Three Cheers For The Chechnyan As 'Barry' Returns On HBO

Bill Hader and Henry Winkler have received the lion’s share of attention for their performances in HBO’s “Barry.”

And there is nothing wrong with that. It is Hader's show. He is a co-creator of the show (along with Alec Berg), and also a director, a writer and the show's star playing the role of the title character. Hader won a Best Actor in a Comedy Emmy for the role last September.

And Winkler won his first-ever Emmy Award (for Best Supporting Actor in a Comedy) just last September as well for the first season of “Barry” at the age of 72. Trivia buffs please note: Winkler was previously nominated for Best Actor in a Comedy Series for three consecutive years in the 1970s for playing Fonzie on “Happy Days,” but never won. Not cool! Ayyy!



In “Barry,” Winkler has won acclaim for the role of Gene Cousineau, an aging actor who runs his own, and very self-styled acting school in Los Angeles. As an actor, Winkler plays an actor perfectly. His performance is a gem.

His acting classes are a key element of the show, whose premise is: Emotionless hitman (the character of Barry played by Hader) stumbles into acting classes and after exploring his own psyche in various acting-school exercises and assignments, he finds he does not enjoy killing people as much as he used to.

And this is where the character of NoHo Hank comes in. He is a man who you might describe as a New Age gangster -- ruthless one minute, and sharing and caring the next. He is a Chechen mob boss in L.A. who repeatedly crosses paths with Barry, sometimes in friendship and sometimes as Barry's sworn enemy.

The second season of “Barry” started two Sundays ago (Episode Three, of eight, premieres this Sunday night on HBO). In the season premiere on March 31, Chechen Hank (played by Anthony Carrigan) played a big scene to perfection and stole the show.

The scene had Hank narrating a letter he was writing home to his family in Chechnya (actually, it was probably an email). In the letter, Hank reported how well things were going for the family’s crime interests in California. He also made sure to mention how much he is enjoying working with a once-rival mob faction, an organization of Bolivians.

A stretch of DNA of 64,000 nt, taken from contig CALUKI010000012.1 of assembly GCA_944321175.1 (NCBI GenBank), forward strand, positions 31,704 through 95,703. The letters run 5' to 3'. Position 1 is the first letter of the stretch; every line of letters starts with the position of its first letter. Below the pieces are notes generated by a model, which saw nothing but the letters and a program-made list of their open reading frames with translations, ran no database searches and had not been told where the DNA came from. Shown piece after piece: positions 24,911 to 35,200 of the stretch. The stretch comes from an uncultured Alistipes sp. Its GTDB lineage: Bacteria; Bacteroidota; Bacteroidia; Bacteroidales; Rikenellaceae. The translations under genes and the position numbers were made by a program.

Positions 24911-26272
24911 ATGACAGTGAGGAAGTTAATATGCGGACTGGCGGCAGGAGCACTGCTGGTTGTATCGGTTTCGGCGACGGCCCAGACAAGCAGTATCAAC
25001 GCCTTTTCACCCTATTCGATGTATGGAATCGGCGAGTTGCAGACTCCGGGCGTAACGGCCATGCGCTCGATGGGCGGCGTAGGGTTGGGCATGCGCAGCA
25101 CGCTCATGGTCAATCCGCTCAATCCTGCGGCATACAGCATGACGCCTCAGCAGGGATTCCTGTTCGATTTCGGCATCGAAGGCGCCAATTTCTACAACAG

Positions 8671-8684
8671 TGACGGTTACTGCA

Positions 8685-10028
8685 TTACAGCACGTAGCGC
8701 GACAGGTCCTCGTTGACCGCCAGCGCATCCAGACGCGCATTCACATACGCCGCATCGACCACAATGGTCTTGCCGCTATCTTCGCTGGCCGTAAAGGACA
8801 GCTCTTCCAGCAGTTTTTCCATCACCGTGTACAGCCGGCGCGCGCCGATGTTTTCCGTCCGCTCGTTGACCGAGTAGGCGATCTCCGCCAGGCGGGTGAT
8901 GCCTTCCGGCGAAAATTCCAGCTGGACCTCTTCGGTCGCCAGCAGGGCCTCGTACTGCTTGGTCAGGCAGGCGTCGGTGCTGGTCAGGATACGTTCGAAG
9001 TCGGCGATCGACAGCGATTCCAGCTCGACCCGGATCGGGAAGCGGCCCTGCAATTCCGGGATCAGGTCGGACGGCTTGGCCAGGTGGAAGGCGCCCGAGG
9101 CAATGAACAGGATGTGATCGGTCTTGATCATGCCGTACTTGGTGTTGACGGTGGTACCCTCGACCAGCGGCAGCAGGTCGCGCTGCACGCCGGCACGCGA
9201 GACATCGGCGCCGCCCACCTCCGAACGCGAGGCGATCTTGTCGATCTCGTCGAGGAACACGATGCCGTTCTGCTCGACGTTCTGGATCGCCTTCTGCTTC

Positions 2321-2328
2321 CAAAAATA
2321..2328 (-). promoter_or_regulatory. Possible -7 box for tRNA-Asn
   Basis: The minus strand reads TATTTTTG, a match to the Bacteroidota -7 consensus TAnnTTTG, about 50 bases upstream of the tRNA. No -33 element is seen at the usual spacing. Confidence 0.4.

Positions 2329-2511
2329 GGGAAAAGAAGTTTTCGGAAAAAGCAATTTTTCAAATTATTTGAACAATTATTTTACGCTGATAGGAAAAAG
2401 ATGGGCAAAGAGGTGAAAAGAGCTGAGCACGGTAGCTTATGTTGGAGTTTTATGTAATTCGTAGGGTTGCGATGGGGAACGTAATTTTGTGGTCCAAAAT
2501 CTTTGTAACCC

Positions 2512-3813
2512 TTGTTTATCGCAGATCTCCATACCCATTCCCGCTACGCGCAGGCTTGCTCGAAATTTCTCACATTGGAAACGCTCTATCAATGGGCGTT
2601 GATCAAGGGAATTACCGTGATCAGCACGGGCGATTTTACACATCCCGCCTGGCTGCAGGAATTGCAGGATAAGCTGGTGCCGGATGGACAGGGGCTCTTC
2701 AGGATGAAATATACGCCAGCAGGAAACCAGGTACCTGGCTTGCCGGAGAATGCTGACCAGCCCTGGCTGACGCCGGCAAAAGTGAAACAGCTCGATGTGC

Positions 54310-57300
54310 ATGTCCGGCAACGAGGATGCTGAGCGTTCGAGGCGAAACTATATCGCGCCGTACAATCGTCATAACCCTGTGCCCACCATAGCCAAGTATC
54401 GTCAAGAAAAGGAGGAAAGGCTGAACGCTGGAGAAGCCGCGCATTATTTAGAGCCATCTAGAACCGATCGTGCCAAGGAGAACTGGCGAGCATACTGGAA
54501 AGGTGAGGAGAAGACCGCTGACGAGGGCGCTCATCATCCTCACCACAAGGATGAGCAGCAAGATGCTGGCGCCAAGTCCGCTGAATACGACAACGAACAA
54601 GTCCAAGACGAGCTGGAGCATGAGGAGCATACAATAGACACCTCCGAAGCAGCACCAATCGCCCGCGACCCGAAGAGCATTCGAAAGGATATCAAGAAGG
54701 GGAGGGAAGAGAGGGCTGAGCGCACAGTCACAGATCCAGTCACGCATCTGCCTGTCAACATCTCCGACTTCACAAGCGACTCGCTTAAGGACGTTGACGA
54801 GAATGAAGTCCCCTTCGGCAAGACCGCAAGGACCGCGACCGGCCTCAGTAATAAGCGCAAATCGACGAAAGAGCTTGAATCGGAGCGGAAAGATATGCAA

“The L.A. operation is going super great!” he reports. The Bolivians, he insists, “are wonderful dudes!” In particular, Hank seems to have come under the spell of the Bolivian faction’s charismatic leader, who Hank evidently idolizes.

The scene was hilarious. It was one of the best-written bits of comedy in any TV comedy series seen in quite some time.

It actually was funny. And while this should be a self-evident goal in any scripted half-hour that leans more comedic than dramatic, the TV Blog has been reporting for a year or two (or more) on a new wave of comedies that contain virtually no activity that anyone in his or her right mind would characterize as comedy.

HBO is as modern a creator of subscription-based video content as any other content company out there. And thank heaven, HBO largely eschews this non-comedic trend as exemplified by such recent non-comedies (should we call them “non-coms”?) as “Baskets,” “Better Things” and “Atlanta,” all of which happen to be on FX.

“Barry” is every bit as offbeat as these other comedies try to be. And yet, it still manages to be funny, even though it does contain a considerable amount of violence -- for a TV comedy. Oh, well, what did you expect? The title character of this comedy is an assassin. In this comedy, even the violence makes sense.

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